This study is aimed at developing methodology and software for the nonrigid registration of whole-body PET and CT volumes. Colorectal cancer patients are selected for resection based on their presurgical PET/CT registered data. In the operating room (OR), an intraoperative CT image is acquired prior to surgical exploration. This intraoperative data is used to correct the presurgical PET/CT image volume via nonrigid image registration software to match the anatomy of the patient on the surgical bed. The modified PET/CT image volume is then input to an image-guided surgical navigation system, which is used in conjunction with a positron-detector surgical probe to improve the surgeons' ability to detect and remove disease. The overall goal of this project is to extend the survival rates for a greater proportion of colorectal cancer patients.
Registration of PET and CT scans is performed on confirmed/suspected colorectal cancer patients. Based on selection criteria, a subset of these patients is scheduled for colorectal cancer surgery. The high-resolution preoperative CT scans of these patients are painted with regions of interest (ROIs) demarcating the location of lesions observed on the registered PET scan. In the OR, intraoperative CT scans are obtained of the patient (Ohio Medical Instruments Mayfield MobileScan CT). These intraoperative CT scans are used to transform the high-resolution CT scan to reflect new shapes and locations of anatomical structures during surgery. The modified high-resolution CT scans provide the input to a Medtronic StealthStation for image-guided colorectal cancer surgery.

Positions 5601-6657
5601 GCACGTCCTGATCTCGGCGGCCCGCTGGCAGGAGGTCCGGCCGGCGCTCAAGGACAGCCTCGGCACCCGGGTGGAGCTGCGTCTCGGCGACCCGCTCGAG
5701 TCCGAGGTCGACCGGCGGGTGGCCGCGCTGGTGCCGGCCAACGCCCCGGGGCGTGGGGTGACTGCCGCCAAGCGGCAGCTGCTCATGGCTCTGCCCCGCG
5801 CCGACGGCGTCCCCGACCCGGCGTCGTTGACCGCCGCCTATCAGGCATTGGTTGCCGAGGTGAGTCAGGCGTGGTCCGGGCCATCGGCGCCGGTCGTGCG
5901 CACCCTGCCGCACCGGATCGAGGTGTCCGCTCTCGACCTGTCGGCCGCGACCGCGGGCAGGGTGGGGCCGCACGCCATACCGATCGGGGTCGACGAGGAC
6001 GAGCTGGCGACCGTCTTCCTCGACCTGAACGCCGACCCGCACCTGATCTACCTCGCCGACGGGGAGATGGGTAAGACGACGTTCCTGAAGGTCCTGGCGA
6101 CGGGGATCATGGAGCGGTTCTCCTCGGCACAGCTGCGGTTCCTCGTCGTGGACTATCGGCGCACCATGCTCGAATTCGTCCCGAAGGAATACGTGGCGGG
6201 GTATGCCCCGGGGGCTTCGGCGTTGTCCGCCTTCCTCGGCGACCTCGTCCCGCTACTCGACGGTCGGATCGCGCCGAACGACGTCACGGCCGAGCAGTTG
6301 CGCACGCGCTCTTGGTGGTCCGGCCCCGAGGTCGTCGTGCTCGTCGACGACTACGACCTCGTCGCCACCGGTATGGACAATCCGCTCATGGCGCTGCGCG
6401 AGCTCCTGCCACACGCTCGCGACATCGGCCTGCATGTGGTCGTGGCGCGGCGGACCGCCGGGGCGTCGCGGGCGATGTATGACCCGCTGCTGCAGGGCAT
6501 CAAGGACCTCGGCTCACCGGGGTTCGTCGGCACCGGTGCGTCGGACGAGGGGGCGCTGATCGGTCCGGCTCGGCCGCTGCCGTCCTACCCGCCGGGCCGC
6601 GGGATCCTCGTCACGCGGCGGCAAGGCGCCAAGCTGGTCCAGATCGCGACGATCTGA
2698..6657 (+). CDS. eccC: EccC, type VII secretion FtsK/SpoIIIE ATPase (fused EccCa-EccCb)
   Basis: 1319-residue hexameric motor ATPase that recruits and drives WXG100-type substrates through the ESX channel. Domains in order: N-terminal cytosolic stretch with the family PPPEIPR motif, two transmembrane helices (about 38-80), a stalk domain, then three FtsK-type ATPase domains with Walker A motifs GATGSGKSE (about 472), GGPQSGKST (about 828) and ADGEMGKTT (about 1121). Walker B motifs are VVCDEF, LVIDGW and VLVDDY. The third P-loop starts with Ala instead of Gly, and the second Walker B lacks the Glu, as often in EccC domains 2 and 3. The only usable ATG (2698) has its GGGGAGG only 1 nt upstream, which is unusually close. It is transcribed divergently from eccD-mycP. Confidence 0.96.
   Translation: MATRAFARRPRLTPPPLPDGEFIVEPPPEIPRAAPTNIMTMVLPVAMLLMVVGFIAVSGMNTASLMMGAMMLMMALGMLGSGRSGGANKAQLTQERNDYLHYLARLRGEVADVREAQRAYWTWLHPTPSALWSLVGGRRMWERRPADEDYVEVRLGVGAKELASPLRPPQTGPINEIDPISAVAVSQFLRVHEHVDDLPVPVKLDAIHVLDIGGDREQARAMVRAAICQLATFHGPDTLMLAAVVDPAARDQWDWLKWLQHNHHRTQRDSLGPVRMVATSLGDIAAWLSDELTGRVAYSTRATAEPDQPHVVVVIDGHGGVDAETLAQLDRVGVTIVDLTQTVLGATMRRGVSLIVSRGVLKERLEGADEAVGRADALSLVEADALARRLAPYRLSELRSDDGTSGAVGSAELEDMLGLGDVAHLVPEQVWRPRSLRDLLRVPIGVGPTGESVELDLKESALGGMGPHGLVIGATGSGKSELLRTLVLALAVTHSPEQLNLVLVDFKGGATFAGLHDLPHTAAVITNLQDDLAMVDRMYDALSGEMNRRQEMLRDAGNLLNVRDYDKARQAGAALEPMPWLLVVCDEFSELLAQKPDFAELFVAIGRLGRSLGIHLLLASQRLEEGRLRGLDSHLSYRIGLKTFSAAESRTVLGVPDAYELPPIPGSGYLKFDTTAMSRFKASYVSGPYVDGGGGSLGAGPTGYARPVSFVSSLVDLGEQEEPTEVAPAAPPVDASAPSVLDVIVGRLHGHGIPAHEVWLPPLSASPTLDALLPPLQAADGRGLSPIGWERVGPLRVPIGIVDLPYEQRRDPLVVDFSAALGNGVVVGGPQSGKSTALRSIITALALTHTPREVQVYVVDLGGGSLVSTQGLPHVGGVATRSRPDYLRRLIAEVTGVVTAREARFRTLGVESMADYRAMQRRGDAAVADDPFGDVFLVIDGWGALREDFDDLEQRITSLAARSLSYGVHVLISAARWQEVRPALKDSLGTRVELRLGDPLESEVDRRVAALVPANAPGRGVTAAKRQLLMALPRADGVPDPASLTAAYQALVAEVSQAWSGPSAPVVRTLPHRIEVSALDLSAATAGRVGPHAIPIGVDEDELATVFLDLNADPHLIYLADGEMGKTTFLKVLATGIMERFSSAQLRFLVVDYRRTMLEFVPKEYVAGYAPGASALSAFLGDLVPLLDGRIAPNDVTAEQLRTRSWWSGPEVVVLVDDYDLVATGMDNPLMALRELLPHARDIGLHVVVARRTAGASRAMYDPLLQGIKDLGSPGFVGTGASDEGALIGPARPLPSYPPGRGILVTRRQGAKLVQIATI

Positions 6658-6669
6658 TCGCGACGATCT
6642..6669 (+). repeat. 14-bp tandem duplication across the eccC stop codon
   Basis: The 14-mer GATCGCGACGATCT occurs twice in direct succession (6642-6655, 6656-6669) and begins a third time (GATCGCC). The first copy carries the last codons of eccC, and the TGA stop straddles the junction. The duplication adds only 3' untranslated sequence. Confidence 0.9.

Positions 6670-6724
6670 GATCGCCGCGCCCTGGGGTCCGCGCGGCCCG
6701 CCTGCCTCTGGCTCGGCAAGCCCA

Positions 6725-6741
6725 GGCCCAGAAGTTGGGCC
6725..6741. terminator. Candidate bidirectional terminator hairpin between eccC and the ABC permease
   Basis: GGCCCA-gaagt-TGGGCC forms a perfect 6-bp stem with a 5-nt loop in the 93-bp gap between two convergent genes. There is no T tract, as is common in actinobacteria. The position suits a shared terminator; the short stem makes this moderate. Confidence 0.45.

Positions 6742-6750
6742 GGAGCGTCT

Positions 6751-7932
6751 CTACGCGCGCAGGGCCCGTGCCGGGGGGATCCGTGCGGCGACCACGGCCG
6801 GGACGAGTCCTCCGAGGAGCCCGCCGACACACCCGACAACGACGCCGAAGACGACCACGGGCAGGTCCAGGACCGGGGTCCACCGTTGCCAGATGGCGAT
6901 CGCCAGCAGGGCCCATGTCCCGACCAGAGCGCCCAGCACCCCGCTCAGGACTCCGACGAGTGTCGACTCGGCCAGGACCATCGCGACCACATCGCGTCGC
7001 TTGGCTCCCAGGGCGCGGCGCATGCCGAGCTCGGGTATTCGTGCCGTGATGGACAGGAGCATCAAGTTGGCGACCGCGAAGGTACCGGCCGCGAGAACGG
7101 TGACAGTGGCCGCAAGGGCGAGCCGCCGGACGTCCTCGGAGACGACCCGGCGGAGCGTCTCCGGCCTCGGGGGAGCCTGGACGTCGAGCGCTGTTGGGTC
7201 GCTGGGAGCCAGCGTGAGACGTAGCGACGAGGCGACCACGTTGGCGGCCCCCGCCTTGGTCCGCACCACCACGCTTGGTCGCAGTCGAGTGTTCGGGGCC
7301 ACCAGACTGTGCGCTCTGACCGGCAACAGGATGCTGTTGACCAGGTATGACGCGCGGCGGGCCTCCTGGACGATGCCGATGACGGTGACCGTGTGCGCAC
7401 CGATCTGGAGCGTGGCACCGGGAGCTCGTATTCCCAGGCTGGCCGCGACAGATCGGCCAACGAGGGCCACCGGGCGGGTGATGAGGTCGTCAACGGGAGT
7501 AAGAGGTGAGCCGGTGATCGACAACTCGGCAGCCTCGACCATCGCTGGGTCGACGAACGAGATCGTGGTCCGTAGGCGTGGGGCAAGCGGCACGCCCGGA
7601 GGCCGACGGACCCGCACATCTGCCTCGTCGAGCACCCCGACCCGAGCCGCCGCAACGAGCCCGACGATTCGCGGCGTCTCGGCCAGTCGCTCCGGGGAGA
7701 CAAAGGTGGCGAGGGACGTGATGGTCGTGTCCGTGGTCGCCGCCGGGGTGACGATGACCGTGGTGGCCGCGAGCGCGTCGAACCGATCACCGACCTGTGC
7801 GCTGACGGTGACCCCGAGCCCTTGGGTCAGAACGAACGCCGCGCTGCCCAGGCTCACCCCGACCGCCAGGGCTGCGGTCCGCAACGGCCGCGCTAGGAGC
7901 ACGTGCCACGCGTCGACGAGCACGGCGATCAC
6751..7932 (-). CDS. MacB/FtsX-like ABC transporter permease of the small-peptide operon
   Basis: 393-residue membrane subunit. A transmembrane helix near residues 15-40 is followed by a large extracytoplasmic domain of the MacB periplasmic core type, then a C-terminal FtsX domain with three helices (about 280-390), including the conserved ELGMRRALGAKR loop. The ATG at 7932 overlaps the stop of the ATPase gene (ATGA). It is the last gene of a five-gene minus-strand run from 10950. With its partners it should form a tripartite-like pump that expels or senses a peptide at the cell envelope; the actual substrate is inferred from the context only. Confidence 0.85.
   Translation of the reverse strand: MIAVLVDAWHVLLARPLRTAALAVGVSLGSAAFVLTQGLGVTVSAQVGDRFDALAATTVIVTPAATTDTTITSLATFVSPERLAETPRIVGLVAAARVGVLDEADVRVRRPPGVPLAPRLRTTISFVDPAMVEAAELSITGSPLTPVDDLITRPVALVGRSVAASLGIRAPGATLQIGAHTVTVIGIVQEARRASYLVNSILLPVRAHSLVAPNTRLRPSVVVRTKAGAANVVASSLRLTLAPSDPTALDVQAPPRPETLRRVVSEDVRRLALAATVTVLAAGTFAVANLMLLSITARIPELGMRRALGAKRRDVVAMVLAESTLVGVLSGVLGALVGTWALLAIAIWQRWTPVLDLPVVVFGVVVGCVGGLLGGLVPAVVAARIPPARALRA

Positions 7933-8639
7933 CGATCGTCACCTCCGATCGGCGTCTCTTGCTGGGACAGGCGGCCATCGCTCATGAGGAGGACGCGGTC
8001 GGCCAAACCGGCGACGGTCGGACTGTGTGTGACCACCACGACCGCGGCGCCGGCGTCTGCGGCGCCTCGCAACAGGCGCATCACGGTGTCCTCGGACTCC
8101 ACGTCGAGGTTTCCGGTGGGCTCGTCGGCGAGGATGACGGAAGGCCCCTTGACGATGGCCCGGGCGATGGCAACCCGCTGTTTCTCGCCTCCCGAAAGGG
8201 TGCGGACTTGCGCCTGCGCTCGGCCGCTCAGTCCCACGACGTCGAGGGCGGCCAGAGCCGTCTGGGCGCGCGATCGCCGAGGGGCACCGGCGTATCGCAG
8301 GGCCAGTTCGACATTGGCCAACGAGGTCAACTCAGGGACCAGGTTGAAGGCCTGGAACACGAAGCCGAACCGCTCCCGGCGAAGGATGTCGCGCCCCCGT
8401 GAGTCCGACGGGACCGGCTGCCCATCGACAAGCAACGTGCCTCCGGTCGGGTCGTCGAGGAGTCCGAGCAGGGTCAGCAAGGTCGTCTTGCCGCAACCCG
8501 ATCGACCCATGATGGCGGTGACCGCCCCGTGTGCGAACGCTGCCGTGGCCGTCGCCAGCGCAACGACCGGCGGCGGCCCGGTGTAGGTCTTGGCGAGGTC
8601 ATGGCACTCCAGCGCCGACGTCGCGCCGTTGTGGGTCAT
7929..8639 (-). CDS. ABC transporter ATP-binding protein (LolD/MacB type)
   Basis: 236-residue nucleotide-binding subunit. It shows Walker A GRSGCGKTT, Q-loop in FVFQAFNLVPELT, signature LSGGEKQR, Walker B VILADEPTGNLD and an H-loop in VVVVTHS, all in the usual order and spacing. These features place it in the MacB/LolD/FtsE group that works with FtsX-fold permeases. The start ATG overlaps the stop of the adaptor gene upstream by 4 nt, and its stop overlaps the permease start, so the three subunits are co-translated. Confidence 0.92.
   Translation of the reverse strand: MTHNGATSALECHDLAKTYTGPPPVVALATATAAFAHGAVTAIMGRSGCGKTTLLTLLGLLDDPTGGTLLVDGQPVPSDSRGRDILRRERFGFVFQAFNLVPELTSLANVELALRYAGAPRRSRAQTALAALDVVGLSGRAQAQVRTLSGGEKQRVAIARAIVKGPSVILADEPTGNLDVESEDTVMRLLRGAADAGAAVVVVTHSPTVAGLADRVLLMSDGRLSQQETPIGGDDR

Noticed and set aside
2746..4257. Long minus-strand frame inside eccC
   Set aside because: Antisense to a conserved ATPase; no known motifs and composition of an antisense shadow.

The procedure to register preoperative CT and PET images involves an initial rigid-body registration followed by a nonrigid registration. The rigid-body registration is based on a multimodal rigid-body registration software recently developed by the investigators to geometrically align volumetric brain PET scans with MR/CT data sets . The approach finds a number of corresponding subvolumes (templates) in the images using mutual information as the similarity measure. Then it uses the correspondences to determine the transformation. The flexibility of utilizing mutual information is that if a function exists that can map intensities between the target and reference templates, a high similarity will be obtained for them. To achieve an accurate registration, the templates selected from the reference (the volume to be re-oriented and re-sampled) must represent highly detailed and unique regions. The detail or information content in a template is determined by assessing the sum of gradient magnitudes in the template. The templates are then ordered as a function of their gradient magnitudes and the top 5% are selected. As some templates may overlap each other, those that overlap by more than 50% are removed. Among the remaining reference templates, the most unique dozen are kept for matching to templates in the target (the volume to which the reference is aligned). The coordinates of centers of corresponding templates are used to determine a rigid-body transformation that will bring the preoperative CT and PET images into the same coordinate system so that corresponding points in the images will have the same coordinates.
The following shows the registration interface. After reading in a CT image and a PET image, the images are approximately aligned manually in 20 to 30 seconds. Then, the images are rigidly registered automatically. This takes about a minute.The rigidly aligned images are then locally deformed and registered by a nonrigid registration method. Nonrigid registration is anticipated to take several minutes.
After the images are registered (manually, rigidly, or nonrigidly), a spin image of the PET, CT, or registered PET/CT can be generated. By clicking at a point in the spin image, the corresponding point in 3-D will be marked in the three orthogonal views and shown. The user may delineate a region of interest manually in the PET image and view the delineated region in the registered CT image.
 L. Ding, A. Goshtasby, and M. Satter, Volume image registration by template matching, Image and Vision Computing, vol. 19, no. 12, 2001, pp. 821-832.
For more information contact Ardy Goshtasby (email@example.com).